DuckDuckGo's 2016 open source donations

Also in today's open source roundup: PieMessage offers iMessage support on Android, and have MacBooks disappeared from Linux conferences?

DuckDuckGo's 2016 open source donations

DuckDuckGo's 2016 open source donations

A couple of months ago DuckDuckGo asked for nominations for open source donations from its community, based on the theme of raising the standard of trust online. The DuckDuckGo community responded with gusto, and now the company has revealed all of its choices.

The DuckDuckGo blog has the complete list of donations:

Thank you all for the nominations for our 2016 open source donations program. As usual, there was a wide variety of projects that could benefit from additional funding and fit the theme of raising the standard of trust online. We try to make this a joint effort with the commuity and you didn't disappoint!

$25,000 to the Freedom of the Press Foundation for SecureDrop

$25,000 to the Freenet Project

$25,000 to the OpenBSD Foundation

$25,000 to the CrypTech Project

$25,000 to the Tor Project for onion services

$25,000 to Fight for the Future for Save Security

$25,000 to the Open Source Technology Improvement Fund for VeraCrypt

$25,000 to Riseup Labs for LEAP

$25,000 to GPGTools for GPGMail

More at DuckDuckGo

PieMessage offers iMessage support on Android

Folks that have switched to Android from iOS often miss having access to Apple's iMessage service. But now there's an app called PieMessage that will let Android users access iMessage…provided they own a Mac.

Chris Smith reports for BGR:

Did you switch from iOS to Android and find yourself missing iMessage? After all, there's a lot to like about Apple's text application that features end-to-end encryption, file transfers, and cross-platform support – as long as you're using either iOS or Mac.

Those Android users who happen to own MacBooks and iMacs will be happy to hear that there's a new app called PieMessage that brings iMessage support to their Android handset.

The app requires a server to route messages to an Android device. In this case, it's a Mac that handles the workload: For incoming texts, the Mac will simply route the message towards the Android device.

The app is available on GitHub, and while it may be an exciting piece of software, there's always the chance that Apple will block this type of functionality in the future – these do-it-yourself solutions may also pose security risks. That said, PieMessage could help you stay in touch with friends and family who are iPhone users by using a chat app they already enjoy.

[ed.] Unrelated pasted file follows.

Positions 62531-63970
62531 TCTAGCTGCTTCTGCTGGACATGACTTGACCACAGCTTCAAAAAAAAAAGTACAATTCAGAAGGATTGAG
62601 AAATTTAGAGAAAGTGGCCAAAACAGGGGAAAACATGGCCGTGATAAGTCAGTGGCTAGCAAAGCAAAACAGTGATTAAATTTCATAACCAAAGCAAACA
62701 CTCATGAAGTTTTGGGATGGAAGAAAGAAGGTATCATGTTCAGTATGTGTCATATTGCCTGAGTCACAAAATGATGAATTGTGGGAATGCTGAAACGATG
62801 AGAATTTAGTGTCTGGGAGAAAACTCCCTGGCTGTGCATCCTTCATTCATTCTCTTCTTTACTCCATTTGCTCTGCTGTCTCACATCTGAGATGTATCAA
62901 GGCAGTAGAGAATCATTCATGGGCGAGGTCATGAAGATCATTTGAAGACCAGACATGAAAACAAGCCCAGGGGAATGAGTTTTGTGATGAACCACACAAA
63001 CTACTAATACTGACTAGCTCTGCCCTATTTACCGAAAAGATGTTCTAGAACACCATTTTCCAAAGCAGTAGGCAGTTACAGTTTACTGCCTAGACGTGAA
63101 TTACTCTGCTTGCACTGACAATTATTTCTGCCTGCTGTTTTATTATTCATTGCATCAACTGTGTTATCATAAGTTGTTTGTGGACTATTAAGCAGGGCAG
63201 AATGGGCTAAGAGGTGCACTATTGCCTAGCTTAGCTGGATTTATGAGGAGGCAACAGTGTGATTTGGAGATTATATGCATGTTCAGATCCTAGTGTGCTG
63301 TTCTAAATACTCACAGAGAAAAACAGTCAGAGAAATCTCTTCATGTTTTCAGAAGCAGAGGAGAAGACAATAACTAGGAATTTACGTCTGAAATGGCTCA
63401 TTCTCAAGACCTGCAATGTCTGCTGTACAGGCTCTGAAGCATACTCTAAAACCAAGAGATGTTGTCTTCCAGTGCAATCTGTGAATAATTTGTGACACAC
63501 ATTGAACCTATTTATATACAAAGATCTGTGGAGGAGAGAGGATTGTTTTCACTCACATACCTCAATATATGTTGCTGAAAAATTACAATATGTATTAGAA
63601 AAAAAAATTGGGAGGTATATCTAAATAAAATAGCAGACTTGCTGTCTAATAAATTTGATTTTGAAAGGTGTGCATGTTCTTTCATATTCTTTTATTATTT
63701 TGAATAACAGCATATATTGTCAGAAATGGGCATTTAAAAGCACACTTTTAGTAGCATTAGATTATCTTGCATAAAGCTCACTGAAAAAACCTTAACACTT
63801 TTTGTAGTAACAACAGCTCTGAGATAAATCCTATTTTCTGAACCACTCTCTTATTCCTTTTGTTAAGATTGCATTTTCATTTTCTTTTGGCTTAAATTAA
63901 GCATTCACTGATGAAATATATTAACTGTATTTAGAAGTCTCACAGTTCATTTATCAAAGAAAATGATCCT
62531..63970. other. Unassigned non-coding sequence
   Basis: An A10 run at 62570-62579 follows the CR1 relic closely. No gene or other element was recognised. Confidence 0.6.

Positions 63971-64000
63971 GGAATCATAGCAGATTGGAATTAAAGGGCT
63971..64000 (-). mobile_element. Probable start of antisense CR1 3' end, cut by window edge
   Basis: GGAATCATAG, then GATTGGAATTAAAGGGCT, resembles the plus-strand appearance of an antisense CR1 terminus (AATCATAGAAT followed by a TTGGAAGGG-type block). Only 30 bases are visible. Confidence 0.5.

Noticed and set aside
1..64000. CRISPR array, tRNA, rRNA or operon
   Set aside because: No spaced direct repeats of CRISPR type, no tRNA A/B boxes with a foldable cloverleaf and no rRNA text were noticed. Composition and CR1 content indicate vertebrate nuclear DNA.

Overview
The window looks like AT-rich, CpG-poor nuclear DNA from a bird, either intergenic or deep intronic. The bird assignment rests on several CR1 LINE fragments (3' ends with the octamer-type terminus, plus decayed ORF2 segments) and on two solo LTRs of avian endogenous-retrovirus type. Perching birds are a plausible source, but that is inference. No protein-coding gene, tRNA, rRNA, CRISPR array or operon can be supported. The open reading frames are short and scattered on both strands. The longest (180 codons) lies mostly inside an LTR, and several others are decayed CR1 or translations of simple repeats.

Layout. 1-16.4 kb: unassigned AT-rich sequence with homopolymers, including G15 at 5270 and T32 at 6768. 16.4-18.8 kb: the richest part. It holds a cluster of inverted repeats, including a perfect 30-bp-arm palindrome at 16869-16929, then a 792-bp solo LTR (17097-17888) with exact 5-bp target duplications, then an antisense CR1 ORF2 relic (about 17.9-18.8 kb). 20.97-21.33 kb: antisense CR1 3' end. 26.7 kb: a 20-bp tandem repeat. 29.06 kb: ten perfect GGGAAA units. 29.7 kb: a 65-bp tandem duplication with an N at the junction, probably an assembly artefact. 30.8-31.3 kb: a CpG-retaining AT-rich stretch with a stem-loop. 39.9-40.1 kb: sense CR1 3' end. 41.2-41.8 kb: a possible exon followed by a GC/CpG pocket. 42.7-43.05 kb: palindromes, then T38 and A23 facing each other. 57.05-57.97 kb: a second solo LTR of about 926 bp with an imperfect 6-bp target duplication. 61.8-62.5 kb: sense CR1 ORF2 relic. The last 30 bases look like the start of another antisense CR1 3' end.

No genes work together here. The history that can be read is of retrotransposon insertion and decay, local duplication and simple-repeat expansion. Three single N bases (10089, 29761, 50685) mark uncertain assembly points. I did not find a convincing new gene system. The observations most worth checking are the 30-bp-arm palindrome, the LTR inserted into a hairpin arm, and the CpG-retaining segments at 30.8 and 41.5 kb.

More at BGR

Have MacBooks disappeared from Linux conferences?

MacBooks used to be a very popular laptop choice for folks at Linux conferences, but it seems that the popularity of MacBooks among Linux users may be waning. A writer at Network World notes that there are a lot less MacBooks at Linux conferences these days.

Bryan Lunduke reports for Network World:

I honestly don't remember much about any of the sessions I attended all those years ago. But one memory stands out like a spotlight pointed straight at my face: almost every single laptop I saw in use at Ubuntu Live was a MacBook.

I recently returned from LinuxFest Northwest. One of the most noteworthy things from that event? I saw only one Mac laptop in use by the attendees of the event. One. And, you know what? It wasn't running Mac OS. It was running Linux.

In past years, the vast ocean of Apple logos really undercut any statement of "Linux is great." People would, inevitably, retort with, "Then why are all the 'Linux People' using Macs?" Admittedly, that was a great point and has been a source of shame for many of us for a very long time.

But now things are different. The Apple logos are (mostly) gone from Linux conferences.

More at Network World

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